December 20 2014 Latest news:
By STEVE DOWNES
Monday, January 28, 2013
Some of the famous names who have added polish to the “Gem of the Norfolk coast” could be honoured with blue plaques.
Discussions are underway to launch a scheme to put up the plaques in and around Cromer, to remember those who have made a significant contribution to its history - and to educate locals and visitors about the town’s heritage.
A discussion paper has been written by local publisher and historian Peter Stibbons, and will go before Cromer Town Council on Monday evening.
Mr Stibbons said: “A number of towns now award and place their own blue plaques. The extension of the national scheme a few years ago never actually seemed to happen and towns have taken their own initiatives.
“The primary reasons seem to be to promote interest in town history and to prompt further enquiries about local history, which has benefits in respect of education and fostering a sense of community.
“The provision of such plaques undoubtedly generates interest from visitors.”
He added: “The intention would be, with permission, to place the plaques on the principal dwellings or places of work - or, where such is not known, another appropriate spot - associated with that person while living in the town.”
Mr Stibbons suggested the criteria for a blue plaque should include:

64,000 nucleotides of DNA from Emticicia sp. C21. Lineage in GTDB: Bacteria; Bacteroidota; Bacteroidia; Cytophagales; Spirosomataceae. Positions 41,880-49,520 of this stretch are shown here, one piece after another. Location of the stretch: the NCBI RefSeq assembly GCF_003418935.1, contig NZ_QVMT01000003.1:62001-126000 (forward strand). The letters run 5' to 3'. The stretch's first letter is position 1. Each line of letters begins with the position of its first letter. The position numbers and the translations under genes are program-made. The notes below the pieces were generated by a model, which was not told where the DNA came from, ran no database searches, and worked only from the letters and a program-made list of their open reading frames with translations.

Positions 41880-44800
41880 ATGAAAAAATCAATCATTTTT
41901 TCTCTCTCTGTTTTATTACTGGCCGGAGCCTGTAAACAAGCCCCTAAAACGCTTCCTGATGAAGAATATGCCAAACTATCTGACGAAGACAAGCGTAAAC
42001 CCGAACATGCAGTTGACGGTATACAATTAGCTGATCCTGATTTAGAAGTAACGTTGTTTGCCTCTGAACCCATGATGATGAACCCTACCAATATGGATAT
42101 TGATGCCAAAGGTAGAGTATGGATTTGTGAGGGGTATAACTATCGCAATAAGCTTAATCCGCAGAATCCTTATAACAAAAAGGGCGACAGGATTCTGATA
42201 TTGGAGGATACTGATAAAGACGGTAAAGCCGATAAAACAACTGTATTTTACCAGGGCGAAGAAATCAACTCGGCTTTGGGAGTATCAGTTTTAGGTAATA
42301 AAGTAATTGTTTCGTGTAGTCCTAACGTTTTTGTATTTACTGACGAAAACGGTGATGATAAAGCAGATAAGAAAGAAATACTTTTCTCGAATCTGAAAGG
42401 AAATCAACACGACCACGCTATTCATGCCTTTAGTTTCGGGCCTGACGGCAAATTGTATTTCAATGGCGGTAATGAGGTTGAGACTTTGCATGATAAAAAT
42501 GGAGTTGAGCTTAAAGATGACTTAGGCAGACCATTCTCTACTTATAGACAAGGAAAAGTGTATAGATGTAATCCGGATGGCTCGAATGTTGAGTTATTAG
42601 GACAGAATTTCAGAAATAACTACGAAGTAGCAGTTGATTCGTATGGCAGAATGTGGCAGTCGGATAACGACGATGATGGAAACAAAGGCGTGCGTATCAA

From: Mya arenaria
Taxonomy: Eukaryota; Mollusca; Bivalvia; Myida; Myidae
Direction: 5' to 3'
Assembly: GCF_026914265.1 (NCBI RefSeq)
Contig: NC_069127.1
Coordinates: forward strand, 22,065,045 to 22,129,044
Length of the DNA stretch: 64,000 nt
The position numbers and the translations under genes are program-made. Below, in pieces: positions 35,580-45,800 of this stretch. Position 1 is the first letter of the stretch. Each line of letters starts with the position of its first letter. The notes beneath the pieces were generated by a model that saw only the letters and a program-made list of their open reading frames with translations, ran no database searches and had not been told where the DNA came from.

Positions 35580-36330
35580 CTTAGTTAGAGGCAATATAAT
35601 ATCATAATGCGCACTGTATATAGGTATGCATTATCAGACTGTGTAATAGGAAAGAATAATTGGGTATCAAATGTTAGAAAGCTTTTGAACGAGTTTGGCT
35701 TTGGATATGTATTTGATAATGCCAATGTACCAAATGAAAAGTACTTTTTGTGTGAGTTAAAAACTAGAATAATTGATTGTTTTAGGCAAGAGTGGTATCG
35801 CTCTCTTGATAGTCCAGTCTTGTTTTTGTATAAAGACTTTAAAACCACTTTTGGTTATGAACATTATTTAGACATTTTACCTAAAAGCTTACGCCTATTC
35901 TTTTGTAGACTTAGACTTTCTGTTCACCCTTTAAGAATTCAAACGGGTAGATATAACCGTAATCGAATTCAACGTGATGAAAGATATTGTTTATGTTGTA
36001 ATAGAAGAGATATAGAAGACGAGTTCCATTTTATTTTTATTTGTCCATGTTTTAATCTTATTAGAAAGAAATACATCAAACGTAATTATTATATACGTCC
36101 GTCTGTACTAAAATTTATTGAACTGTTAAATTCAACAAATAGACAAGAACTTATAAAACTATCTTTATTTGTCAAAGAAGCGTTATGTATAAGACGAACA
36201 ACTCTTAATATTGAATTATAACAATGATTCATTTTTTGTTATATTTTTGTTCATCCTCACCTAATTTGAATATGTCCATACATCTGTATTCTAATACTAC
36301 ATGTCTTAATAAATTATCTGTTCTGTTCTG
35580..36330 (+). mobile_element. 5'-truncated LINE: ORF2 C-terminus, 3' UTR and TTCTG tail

● That the person is dead
● That the person was born or grew up in the town, or achieved their major distinction while living there
● That they have achieved positive national, regional or local distinction.
He put forward a list of those named as “notable persons of Cromer” on the website encyclopaedia Wikipedia, those named in the book A Dictionary of Cromer and Overstrand History, plus some of his own suggestions.
Mr Stibbons said a “small committee” should be formed to make a list, and that names should be submitted to the committee for consideration, including an outline of why they should receive a plaque.
He suggested the committee should comprise two town councillors, a representative from the Friends of Cromer Museum, a member of the Cromer Preservation Society, a member of the Cromer Society, the town museum curator, the RNLI Henry Blogg Museum curator and a couple of co-optees.
Question marks surround the fate of several development projects in and around King’s Lynn after the developers behind the project went into administration.